The relevance of "Hate"

The Relevance of "Hate" in Parenting Matters before the Family Court

I attended the National Family Law Conference in Melbourne in mid-October 2016, together with over 1,100 family law practitioners, Judges and other professionals involved in the family law area, such as psychologists and mental health workers.  One topic of a seminar at the conference piqued my interest.  It involved a broad and lively discussion around the issue of when one or both parents in fact “hate” each other and the impact of such “hate” on parenting order negotiations and Court proceedings.  The word “hate” is very rarely used in Family Court proceedings.  The preferred phrase is “high conflict” which is designed to encompass matters before the Court involving an extremely intense and sometimes dangerous set of circumstances where one or both parties have an intense dislike for the other, for whatever reason, which then impacts on the parenting of their children.  The discussion was enlightening because the presenters in fact were promoting reality where circumstances sometimes arise where the dispute between parents is so bitter that in truth one or both of them hate each other.  The psychologist and other presenters were very clear in that they considered there are two types of “hate”.  The first such type is known as reactive hate and covers circumstances where, for example, one parent hates another because of what he or she did to that other parent (often being violent towards them or being unfaithful to them).  This reactive hate is vastly different from the second category of hate known as pathological hate.  Pathological hate is so deep seated that it does not matter what the outcome of the proceedings, provided the person who is hated, is demoralised and completely capitulates, or is beaten.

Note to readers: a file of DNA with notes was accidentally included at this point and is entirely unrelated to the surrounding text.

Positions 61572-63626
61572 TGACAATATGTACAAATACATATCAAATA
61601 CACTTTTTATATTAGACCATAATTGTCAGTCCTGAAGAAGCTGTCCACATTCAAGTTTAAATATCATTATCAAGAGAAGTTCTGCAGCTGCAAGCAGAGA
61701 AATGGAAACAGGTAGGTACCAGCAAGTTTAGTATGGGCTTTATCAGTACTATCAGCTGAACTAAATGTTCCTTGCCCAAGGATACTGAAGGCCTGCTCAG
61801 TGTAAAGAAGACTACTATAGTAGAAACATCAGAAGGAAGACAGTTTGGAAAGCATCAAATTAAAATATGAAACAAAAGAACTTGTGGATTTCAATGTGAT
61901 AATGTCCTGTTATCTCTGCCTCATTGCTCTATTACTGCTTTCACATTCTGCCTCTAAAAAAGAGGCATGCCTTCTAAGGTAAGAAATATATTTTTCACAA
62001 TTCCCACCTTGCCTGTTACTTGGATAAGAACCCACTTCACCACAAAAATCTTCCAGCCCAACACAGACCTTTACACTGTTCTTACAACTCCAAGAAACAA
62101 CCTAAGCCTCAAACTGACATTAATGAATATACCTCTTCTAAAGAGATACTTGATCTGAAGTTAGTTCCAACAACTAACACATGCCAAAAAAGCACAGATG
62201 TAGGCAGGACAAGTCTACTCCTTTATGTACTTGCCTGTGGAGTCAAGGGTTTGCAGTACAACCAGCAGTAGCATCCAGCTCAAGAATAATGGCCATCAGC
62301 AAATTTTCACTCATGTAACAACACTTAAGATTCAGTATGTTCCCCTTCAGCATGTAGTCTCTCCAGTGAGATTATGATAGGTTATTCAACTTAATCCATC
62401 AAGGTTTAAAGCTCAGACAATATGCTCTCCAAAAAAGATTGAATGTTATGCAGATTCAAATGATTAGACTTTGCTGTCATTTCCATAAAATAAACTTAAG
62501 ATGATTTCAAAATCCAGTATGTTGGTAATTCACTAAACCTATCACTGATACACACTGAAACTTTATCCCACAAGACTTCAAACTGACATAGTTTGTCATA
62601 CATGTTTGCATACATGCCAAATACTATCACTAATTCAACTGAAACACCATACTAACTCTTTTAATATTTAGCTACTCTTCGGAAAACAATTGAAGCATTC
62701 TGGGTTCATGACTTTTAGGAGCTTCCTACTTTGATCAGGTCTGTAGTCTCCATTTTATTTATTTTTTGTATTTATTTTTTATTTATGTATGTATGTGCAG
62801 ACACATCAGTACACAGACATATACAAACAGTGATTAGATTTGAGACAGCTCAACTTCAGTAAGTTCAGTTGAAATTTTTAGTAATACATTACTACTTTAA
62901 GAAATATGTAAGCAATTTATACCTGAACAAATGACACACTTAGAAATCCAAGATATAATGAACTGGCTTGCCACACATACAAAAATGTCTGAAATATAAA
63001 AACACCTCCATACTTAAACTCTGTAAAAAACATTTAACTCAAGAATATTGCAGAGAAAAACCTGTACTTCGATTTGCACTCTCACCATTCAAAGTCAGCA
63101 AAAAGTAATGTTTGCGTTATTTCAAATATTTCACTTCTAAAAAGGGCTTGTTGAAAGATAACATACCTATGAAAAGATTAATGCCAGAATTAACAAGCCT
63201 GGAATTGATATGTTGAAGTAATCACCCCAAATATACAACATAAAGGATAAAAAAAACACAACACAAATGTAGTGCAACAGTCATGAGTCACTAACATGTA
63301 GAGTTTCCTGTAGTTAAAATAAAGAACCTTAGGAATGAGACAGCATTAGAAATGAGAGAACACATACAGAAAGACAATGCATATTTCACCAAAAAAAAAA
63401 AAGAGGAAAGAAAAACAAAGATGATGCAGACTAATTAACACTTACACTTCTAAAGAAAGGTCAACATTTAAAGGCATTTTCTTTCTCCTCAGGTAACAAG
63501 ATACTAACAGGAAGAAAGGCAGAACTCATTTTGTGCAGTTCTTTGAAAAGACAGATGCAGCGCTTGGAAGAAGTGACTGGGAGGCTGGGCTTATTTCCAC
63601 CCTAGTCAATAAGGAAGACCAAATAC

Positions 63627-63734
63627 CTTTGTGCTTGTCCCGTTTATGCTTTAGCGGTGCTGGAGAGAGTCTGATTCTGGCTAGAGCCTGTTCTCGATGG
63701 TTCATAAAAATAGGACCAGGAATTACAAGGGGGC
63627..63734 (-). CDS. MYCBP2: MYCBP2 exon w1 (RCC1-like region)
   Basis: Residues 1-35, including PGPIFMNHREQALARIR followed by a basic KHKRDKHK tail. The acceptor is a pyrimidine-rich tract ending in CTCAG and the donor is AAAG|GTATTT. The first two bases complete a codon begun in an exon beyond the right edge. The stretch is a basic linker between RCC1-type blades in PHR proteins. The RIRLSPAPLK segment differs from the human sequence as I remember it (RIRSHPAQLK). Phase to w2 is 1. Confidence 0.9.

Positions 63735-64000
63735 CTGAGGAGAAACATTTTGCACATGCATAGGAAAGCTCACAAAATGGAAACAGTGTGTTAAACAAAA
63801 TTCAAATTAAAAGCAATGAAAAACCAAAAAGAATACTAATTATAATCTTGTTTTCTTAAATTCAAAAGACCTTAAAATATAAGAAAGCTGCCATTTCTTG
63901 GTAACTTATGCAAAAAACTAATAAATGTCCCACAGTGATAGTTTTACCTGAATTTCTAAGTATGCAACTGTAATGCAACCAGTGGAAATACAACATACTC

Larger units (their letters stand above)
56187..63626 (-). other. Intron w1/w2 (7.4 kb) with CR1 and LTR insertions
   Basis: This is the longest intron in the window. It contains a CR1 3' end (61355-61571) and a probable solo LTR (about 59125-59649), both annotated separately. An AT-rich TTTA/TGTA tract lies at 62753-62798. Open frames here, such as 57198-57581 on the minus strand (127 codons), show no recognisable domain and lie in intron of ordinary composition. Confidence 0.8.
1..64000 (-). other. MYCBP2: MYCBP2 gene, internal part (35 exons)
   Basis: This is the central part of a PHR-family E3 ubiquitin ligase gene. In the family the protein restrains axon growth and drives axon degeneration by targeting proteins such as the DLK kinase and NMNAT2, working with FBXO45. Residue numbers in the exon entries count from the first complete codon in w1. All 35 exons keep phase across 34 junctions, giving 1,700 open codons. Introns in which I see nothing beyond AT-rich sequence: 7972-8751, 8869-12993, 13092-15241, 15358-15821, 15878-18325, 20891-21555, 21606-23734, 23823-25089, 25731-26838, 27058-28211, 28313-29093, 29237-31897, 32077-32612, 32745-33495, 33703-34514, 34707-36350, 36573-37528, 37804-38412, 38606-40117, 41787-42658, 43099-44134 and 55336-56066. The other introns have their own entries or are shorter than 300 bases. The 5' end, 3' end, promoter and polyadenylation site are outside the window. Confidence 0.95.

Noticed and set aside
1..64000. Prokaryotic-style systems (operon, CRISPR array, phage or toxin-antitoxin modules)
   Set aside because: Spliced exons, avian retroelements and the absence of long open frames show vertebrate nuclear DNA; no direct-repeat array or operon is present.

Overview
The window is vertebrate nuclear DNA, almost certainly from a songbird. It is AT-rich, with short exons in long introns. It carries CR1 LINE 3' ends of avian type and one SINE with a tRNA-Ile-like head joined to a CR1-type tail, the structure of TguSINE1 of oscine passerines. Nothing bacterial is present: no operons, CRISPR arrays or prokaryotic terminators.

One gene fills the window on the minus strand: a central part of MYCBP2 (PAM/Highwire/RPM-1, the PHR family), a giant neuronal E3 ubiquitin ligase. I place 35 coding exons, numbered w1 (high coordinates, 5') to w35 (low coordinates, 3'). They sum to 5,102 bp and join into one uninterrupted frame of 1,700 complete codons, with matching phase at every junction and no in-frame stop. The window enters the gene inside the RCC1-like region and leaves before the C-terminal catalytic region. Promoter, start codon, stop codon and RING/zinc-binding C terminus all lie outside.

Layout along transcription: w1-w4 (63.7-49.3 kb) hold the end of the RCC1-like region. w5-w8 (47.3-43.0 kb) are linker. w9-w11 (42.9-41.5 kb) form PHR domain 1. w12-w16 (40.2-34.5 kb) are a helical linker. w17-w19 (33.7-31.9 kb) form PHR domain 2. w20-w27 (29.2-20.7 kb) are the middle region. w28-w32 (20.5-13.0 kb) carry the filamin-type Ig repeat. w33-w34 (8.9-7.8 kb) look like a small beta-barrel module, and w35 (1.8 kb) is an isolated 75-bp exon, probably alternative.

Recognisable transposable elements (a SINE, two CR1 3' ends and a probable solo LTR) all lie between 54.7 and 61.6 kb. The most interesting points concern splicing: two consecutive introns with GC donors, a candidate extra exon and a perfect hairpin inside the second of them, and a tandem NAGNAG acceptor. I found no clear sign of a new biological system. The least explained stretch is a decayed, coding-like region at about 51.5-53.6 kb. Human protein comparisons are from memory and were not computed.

The reason these topics were of such relevance and of such interest is because as family lawyers we come across these circumstances on a regular basis and the presenters were clear as to how family law practitioners should approach different clients with different sets of circumstances, exhibiting elements of either or both categories of hate.

Reactive hate is easier to identify and address and ultimately treat, because it tends to be more rational and less permanent.  In contrast, pathological hate requires significant professional intervention well beyond the expertise of a family lawyer and, in some cases, can lead a Court to make orders refusing that parent with the pathological hate for the other parent from spending any time whatsoever with the children of the marriage or relationship.

The National Family Law Conference had a number of incredibly interesting and insightful sessions across a broad range of topics relevant to family law in 2016 and beyond.

Ben Farmer

5 December 2016